THERE WAS a time when Maryland state lawmakers didn't worry much about their dealings with lobbyists. Exchanges of favors--above and below board--were a way of life. But as the stakes grew, so did public concern. Some ethics loopholes have been closed. Now a case involving a Baltimore delegate's dealings with a lobbyist has prompted House Speaker Casper Taylor Jr. and Senate President Mike Miller Jr. to propose a further tightening: a ban on business deals between legislators and lobbyists.
Their action follows the indictment of Del. Tony Fulton for helping lobbyist Gerard E. Evans, also charged, to defraud clients. Del. Fulton is charged with preparing sham legislation, a proposal that several of Mr. Evans's clients would want to have him working to defeat. According to the indictment, Del. Fulton never intended to push the proposal, only to stir up client business for Mr. Evans; the lobbyist steered a $10,000 real estate commission to the delegate. Mr. Fulton says he is innocent, that his real-estate commission and his preparation of the bill were unrelated.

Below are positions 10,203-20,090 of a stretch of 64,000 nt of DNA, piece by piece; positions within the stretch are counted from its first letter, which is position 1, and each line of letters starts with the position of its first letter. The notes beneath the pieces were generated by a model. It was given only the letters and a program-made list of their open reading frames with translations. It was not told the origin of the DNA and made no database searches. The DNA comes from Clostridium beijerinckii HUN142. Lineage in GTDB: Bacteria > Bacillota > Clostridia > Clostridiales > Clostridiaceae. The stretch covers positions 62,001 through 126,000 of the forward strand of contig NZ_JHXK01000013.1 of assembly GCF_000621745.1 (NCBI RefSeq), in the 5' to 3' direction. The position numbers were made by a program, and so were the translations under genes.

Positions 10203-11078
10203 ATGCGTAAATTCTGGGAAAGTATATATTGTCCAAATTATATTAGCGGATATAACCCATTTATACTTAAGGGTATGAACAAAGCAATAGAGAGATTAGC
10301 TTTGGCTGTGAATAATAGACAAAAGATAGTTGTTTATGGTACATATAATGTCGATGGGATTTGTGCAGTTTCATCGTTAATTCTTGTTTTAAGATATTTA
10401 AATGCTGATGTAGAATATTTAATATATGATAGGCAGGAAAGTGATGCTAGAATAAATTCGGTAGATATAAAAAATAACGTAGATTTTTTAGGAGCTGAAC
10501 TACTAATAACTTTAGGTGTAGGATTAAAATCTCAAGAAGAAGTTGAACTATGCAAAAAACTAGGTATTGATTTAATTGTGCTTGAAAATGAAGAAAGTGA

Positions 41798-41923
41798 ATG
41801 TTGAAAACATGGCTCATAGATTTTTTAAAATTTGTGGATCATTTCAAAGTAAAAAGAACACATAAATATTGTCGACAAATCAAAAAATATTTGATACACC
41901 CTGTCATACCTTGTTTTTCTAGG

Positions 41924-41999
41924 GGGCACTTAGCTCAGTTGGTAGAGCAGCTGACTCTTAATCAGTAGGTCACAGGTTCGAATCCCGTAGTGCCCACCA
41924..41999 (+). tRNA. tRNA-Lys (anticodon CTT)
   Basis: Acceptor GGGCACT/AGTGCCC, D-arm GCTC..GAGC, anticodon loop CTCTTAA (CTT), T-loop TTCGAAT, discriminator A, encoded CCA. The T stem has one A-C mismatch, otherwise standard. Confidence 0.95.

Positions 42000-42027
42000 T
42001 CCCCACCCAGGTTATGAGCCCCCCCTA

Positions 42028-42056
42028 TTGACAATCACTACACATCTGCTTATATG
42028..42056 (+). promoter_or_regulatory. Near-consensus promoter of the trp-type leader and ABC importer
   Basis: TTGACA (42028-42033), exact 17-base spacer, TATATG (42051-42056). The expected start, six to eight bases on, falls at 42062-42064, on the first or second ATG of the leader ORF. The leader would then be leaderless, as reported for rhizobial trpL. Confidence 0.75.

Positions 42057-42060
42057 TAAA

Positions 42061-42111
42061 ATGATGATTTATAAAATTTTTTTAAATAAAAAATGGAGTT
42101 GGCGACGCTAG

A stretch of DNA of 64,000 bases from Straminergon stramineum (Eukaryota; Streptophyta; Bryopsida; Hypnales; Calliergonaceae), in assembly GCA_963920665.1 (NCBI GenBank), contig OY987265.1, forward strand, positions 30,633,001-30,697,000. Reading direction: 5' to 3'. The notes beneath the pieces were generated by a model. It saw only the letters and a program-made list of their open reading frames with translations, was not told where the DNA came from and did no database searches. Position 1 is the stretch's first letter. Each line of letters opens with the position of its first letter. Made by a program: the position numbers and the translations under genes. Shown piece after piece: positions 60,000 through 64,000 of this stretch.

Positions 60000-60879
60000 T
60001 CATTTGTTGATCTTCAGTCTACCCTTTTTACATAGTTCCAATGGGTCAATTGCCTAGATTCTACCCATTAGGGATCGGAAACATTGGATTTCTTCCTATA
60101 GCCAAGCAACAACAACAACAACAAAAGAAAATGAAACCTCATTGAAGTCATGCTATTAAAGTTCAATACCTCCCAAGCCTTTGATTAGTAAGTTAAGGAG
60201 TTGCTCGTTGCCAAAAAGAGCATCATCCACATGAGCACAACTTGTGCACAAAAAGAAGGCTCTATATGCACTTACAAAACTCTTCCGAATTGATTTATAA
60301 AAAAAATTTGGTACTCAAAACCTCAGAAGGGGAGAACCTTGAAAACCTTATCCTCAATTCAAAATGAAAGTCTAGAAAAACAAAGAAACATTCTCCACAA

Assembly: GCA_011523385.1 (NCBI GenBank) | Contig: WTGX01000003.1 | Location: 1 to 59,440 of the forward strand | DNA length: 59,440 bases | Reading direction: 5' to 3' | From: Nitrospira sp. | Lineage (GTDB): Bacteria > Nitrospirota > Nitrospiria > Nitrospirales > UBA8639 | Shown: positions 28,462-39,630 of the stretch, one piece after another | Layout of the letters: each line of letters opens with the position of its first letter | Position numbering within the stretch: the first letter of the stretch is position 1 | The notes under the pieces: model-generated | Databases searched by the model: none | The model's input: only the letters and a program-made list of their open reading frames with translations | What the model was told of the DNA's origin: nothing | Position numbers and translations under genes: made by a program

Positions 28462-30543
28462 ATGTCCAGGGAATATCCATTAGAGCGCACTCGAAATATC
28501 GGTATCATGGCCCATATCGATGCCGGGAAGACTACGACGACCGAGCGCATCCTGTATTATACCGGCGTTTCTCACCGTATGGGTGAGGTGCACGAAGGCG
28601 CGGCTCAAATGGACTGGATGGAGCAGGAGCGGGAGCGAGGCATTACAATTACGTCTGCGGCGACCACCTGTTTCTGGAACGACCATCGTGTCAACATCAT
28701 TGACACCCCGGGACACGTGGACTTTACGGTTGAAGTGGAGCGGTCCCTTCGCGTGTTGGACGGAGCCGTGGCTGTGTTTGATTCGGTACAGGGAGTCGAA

During that session Del. Fulton did file a disclosure statement with the legislature's ethics committee about his involvement in the real estate transaction; and there the matter rested until the federal indictment.
Tighter legislation is needed to eliminate direct lawmaker-lobbyist business dealings. Regardless of the outcome of the Fulton-Evans cases, the ban makes sense and ought to be approved. (Normal business conducted between the part-time legislators and their contacts other than lobbyists would not be restricted).
The majority of today's lawmakers in Maryland have had no great problems accepting improvements in the ethics laws. On the contrary, members have noted that they welcome the measures as clarifications of their duties and as reassurances to the public. In that spirit, they should move this latest measure through the coming session.